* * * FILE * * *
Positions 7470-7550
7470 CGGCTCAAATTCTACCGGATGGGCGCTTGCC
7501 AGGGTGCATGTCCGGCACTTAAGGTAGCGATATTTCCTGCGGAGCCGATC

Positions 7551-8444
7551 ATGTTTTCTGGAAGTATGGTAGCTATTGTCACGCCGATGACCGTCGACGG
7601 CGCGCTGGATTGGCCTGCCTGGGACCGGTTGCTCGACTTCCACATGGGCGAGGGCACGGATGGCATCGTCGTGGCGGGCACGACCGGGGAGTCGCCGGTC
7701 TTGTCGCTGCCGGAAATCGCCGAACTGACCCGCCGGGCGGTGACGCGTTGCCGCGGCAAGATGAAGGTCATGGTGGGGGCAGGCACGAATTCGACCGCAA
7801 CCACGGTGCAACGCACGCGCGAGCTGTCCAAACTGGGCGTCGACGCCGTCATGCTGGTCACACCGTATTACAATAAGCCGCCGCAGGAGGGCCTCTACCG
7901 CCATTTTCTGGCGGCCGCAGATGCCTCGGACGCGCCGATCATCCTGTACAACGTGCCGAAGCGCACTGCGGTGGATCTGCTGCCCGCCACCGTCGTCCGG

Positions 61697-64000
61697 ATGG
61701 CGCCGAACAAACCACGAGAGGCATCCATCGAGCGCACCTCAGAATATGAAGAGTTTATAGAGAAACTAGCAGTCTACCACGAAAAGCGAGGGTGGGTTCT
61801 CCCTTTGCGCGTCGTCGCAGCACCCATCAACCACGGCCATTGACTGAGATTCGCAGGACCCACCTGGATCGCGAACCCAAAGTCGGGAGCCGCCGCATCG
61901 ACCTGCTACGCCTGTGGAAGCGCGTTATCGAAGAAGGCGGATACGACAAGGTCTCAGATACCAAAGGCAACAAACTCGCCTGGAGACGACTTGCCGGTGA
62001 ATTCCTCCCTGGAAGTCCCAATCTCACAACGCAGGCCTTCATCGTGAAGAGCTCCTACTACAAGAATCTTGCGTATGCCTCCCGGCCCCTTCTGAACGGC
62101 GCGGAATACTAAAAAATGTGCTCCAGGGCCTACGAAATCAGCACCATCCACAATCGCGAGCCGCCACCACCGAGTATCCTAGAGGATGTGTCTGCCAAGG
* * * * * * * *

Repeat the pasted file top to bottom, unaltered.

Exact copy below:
Positions 7470-7550
7470 CGGCTCAAATTCTACCGGATGGGCGCTTGCC
7501 AGGGTGCATGTCCGGCACTTAAGGTAGCGATATTTCCTGCGGAGCCGATC

Positions 7551-8444
7551 ATGTTTTCTGGAAGTATGGTAGCTATTGTCACGCCGATGACCGTCGACGG
7601 CGCGCTGGATTGGCCTGCCTGGGACCGGTTGCTCGACTTCCACATGGGCGAGGGCACGGATGGCATCGTCGTGGCGGGCACGACCGGGGAGTCGCCGGTC
7701 TTGTCGCTGCCGGAAATCGCCGAACTGACCCGCCGGGCGGTGACGCGTTGCCGCGGCAAGATGAAGGTCATGGTGGGGGCAGGCACGAATTCGACCGCAA
7801 CCACGGTGCAACGCACGCGCGAGCTGTCCAAACTGGGCGTCGACGCCGTCATGCTGGTCACACCGTATTACAATAAGCCGCCGCAGGAGGGCCTCTACCG
7901 CCATTTTCTGGCGGCCGCAGATGCCTCGGACGCGCCGATCATCCTGTACAACGTGCCGAAGCGCACTGCGGTGGATCTGCTGCCCGCCACCGTCGTCCGG

Positions 61697-64000
61697 ATGG
61701 CGCCGAACAAACCACGAGAGGCATCCATCGAGCGCACCTCAGAATATGAAGAGTTTATAGAGAAACTAGCAGTCTACCACGAAAAGCGAGGGTGGGTTCT
61801 CCCTTTGCGCGTCGTCGCAGCACCCATCAACCACGGCCATTGACTGAGATTCGCAGGACCCACCTGGATCGCGAACCCAAAGTCGGGAGCCGCCGCATCG
61901 ACCTGCTACGCCTGTGGAAGCGCGTTATCGAAGAAGGCGGATACGACAAGGTCTCAGATACCAAAGGCAACAAACTCGCCTGGAGACGACTTGCCGGTGA
62001 ATTCCTCCCTGGAAGTCCCAATCTCACAACGCAGGCCTTCATCGTGAAGAGCTCCTACTACAAGAATCTTGCGTATGCCTCCCGGCCCCTTCTGAACGGC
62101 GCGGAATACTAAAAAATGTGCTCCAGGGCCTACGAAATCAGCACCATCCACAATCGCGAGCCGCCACCACCGAGTATCCTAGAGGATGTGTCTGCCAAGG